by Kent Sterling
The NCAA screwing things up has become so routine that I don’t bother writing about it much anymore.
A full year rip for Michigan’s Mitch McGary testing positive a first time for marijuana, especially when he was physically unable to compete, is insane. A rule change that will go into effect on August first will make it half as insane.
Beginning on that date, a player testing positive for a banned substance the first time will lose eligibility to compete for a half year and half season. Less nutty is better than more nutty, so I guess the NCAA should be booed half as loudly because of the change.
That doesn’t help McGary, who declared his eligibility for the NBA as a result of the suspension, and it doesn’t help Michigan who could have used the big man after losing Nick Stauskas and Glenn Robinson III to the draft.
College is a place where people learn about self-discipline without the comparatively massive penalties that exist in adulthood, and substance abuse is a big part of that equation. To bring life altering consequences to a kid like McGary because of a positive pot test is a hideous overreaction to a problem that doesn’t necessarily exist with each individual.
The penalty for recreational drugs is reminiscent of the punitive sentences in our legal system. Addiction is a disease, and should be treated as such. Assuming that people who test positive suffer from an addiction is a leap, but one of the markers for addiction is that a person ignores long term consequence in using a drug, so let’s assume addiction exists among a healthy percentage of those who flunk the test.
How does sitting out for a year – or half-year – aid an athlete in overcoming addiction? In what way did the one-year suspension help McGary – or anyone else? Is the disincentive effective in giving athletes a reason to say no? Even if it is, what’s the point? How many of our overstuffed prisons are filled with addicts who have no mechanism to get sober?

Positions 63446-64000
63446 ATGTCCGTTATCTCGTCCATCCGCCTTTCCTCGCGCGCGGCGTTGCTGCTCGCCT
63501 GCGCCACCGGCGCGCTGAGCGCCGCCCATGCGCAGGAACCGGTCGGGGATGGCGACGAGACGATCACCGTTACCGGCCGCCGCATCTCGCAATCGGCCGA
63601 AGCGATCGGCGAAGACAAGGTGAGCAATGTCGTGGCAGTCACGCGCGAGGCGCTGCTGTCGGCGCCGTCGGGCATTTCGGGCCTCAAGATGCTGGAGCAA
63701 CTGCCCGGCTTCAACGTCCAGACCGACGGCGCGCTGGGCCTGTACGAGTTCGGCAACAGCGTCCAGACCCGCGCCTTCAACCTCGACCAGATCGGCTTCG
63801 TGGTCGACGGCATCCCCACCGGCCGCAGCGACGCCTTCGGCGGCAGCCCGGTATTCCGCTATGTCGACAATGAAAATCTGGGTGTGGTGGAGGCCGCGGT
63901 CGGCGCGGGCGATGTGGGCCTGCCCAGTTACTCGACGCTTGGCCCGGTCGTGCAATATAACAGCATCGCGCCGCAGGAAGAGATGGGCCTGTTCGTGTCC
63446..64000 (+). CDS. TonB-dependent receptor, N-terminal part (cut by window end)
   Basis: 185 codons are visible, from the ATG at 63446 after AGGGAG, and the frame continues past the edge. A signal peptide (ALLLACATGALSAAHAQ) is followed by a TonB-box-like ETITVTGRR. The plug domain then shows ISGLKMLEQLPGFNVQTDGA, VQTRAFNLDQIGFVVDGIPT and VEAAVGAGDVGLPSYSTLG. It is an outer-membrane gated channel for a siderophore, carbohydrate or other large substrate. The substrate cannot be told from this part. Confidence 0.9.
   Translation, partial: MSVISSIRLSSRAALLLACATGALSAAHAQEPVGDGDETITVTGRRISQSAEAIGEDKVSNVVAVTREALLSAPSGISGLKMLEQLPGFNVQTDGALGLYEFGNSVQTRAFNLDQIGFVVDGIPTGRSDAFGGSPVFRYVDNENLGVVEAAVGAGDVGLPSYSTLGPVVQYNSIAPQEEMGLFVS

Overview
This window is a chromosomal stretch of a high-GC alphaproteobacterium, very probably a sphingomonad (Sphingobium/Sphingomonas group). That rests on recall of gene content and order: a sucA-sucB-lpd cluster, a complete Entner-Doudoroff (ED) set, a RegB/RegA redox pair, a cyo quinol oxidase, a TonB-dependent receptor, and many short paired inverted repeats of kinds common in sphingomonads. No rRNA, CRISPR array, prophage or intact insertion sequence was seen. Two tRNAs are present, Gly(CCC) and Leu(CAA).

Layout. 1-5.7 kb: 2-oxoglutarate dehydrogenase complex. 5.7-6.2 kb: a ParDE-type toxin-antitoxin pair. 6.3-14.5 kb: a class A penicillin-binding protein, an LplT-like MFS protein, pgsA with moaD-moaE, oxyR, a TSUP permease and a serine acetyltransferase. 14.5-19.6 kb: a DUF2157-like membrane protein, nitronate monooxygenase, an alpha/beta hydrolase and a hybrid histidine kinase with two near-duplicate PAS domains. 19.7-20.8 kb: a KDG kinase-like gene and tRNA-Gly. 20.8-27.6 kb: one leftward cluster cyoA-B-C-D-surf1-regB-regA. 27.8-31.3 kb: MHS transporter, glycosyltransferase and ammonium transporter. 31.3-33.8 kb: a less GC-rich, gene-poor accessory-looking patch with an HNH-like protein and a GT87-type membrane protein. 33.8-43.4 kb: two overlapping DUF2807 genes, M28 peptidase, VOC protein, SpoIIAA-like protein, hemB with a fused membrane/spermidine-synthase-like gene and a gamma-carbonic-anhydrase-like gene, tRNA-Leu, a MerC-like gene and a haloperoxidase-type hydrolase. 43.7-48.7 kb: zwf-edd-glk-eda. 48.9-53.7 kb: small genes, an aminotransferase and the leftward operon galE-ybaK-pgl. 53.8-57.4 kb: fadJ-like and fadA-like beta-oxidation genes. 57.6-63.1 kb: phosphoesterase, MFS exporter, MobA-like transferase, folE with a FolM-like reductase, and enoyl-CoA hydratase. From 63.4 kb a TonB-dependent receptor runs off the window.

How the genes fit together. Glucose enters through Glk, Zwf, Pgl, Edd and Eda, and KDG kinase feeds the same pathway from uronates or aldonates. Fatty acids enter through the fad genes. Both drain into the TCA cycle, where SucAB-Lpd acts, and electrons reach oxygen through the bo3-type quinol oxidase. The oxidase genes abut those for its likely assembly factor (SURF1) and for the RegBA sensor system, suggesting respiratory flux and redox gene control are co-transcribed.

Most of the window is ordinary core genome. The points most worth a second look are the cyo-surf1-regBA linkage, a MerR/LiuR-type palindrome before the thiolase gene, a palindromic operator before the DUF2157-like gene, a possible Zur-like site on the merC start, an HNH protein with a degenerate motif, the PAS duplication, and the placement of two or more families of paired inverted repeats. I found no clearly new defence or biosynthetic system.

Recreational drug use for college athletes is best addressed at the local level where gray areas can be a factor in determining consequence.
Let’s say Player A at Sterling State is addicted to meth, commits to treatment, continues aftercare, and stays clean. A mandated suspension existing into that sobriety would be – and is – asinine.
The real world answer to the need for a global rule speaks to the selfishness and ignorance of coaches. If a player can shoot well while stoned, why would a coach care invest in the help he or she needs. Being the school where stoners could indulge without fear would be a great recruiting advantage with some kids. True enough, but that doesn’t justify enacting a bad rule.
McGary is leaving Michigan rather than sit for a year, just as most reasonable people would. The NCAA is the cause for a college student abandoning his education. That can’t be the result they hoped to cause when they decided flunking a first test should bring the wrath of God down on an athlete.
Zero tolerance for illegal drug use speaks to an ignorance that should be repelled by institutions that supposedly instill wisdom and logic.
No rule is perfect, but this one is stupid.